... drinking), it may be allowed to come to table in the dining-room as a treat, for Sunday lunch or breakfast. Or if it has been taught by its mother at table, she can relax her attention somewhat from its progress. Girls are usually daintier and more easily taught than boys, but most children will behave badly at table if left to their own devices. Even though they may commit no serious offenses, such as making a mess of their food or themselves, or talking with ...
— Etiquette • Emily Post

... year has brought to our table this one stands out facile princeps—a gem of the first water, bearing upon every one of its pages the signet mark of genius.... All is told with such simplicity and perfect naturalness that the dream appears to be a solid reality. It is indeed a Little Pilgrim's Progress."—Christian Leader. ...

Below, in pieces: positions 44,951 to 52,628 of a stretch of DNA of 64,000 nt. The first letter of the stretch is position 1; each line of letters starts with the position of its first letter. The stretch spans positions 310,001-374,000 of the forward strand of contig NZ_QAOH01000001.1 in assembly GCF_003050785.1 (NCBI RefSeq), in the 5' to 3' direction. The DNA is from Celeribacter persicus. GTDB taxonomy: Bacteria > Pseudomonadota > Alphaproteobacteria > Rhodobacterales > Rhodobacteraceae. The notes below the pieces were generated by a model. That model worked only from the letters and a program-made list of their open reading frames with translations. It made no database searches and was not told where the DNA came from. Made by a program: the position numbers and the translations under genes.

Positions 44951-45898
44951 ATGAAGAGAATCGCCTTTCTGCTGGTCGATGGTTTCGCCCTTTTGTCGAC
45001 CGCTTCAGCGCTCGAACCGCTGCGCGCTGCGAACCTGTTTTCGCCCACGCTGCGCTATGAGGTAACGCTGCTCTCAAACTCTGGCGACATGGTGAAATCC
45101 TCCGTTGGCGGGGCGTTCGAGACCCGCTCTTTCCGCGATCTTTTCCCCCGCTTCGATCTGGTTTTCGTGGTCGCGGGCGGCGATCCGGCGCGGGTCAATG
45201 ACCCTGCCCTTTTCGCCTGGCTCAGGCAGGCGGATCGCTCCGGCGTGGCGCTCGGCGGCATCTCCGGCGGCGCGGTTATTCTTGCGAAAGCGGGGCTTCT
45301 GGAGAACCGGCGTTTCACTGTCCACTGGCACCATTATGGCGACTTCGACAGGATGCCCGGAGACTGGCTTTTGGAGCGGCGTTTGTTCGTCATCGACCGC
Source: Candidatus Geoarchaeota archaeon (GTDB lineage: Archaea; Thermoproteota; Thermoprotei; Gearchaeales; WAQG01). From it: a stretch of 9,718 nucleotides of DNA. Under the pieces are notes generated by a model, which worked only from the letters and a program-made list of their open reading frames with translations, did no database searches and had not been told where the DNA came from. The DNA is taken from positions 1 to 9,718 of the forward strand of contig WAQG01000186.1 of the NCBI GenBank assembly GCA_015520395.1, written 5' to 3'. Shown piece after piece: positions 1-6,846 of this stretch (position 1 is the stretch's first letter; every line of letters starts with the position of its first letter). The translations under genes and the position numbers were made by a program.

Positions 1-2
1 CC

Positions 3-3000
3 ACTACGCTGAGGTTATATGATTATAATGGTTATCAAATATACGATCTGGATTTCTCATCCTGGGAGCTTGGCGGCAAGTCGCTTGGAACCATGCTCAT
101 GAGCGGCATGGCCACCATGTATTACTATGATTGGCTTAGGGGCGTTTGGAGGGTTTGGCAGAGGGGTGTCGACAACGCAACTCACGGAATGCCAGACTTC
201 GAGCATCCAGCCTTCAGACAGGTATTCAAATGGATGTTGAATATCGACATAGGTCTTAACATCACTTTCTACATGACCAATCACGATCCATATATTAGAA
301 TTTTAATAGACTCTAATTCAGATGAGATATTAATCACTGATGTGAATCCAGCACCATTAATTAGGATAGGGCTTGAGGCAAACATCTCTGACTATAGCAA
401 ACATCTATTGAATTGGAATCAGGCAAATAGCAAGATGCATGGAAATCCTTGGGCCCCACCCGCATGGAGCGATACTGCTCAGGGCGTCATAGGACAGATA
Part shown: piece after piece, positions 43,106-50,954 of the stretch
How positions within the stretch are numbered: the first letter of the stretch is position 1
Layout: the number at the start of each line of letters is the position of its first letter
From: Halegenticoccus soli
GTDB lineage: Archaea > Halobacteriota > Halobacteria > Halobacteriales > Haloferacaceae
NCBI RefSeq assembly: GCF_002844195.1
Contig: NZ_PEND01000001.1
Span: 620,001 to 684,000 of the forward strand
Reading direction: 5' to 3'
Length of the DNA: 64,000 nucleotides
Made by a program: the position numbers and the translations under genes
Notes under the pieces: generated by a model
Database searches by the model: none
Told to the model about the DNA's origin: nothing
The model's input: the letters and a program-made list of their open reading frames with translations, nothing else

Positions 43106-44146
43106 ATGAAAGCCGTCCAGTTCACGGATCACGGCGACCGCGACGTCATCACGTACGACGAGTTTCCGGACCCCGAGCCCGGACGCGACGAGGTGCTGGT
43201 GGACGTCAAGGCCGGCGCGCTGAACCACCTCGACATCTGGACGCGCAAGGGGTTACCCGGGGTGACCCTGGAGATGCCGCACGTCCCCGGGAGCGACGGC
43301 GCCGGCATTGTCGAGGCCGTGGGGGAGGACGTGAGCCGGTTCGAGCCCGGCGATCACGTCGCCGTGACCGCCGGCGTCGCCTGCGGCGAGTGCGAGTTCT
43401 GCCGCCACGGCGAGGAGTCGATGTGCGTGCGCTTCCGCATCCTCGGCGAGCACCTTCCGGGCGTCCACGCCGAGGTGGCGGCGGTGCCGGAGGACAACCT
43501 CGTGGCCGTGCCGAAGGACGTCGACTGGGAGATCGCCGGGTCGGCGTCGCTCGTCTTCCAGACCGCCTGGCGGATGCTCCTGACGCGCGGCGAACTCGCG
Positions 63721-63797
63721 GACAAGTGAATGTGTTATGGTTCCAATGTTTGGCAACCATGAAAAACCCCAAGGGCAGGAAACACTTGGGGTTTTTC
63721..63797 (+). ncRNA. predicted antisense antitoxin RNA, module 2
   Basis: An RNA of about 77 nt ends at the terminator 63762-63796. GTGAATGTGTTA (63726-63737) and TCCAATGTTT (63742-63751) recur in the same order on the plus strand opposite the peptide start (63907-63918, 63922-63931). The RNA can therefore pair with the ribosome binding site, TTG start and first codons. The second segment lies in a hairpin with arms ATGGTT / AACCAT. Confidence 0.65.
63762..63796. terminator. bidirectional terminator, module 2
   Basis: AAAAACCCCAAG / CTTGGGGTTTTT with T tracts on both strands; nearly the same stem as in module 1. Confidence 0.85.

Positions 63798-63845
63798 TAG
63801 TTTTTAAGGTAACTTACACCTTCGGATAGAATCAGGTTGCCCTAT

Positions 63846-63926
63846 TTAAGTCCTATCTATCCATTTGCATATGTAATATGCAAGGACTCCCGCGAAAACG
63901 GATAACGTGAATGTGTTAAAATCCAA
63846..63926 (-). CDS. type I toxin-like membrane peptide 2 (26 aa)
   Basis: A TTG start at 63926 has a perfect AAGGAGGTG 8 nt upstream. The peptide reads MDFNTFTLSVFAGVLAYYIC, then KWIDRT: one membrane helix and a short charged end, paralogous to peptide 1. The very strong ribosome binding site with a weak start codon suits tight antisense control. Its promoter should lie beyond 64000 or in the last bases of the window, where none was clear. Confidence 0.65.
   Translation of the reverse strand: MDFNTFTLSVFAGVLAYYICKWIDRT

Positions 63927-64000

— Joyce's Investments - A Story for Girls • Fannie E. Newberry

... powerless to destroy, while their descendants can scarcely erect huts for their habitation, which are buried under the sand at the first breath of the storm, is inexplicable, especially when we take into consideration the principles of the modern doctrine of human progress and the indefinite ...
— Irish Race in the Past and the Present • Aug. J. Thebaud

... friend of their father,—the illustrious chemist, Michel Froment,—Bertheroy had now, in his turn, become one of the loftiest glories of France, one to whom chemistry owed much of the extraordinary progress that has made it the mother-science, by which the very face of the earth is being changed. A member of the Institute, laden with offices and honours, he had retained much affection for Pierre, and occasionally visited him ...
— The Three Cities Trilogy, Complete - Lourdes, Rome and Paris • Emile Zola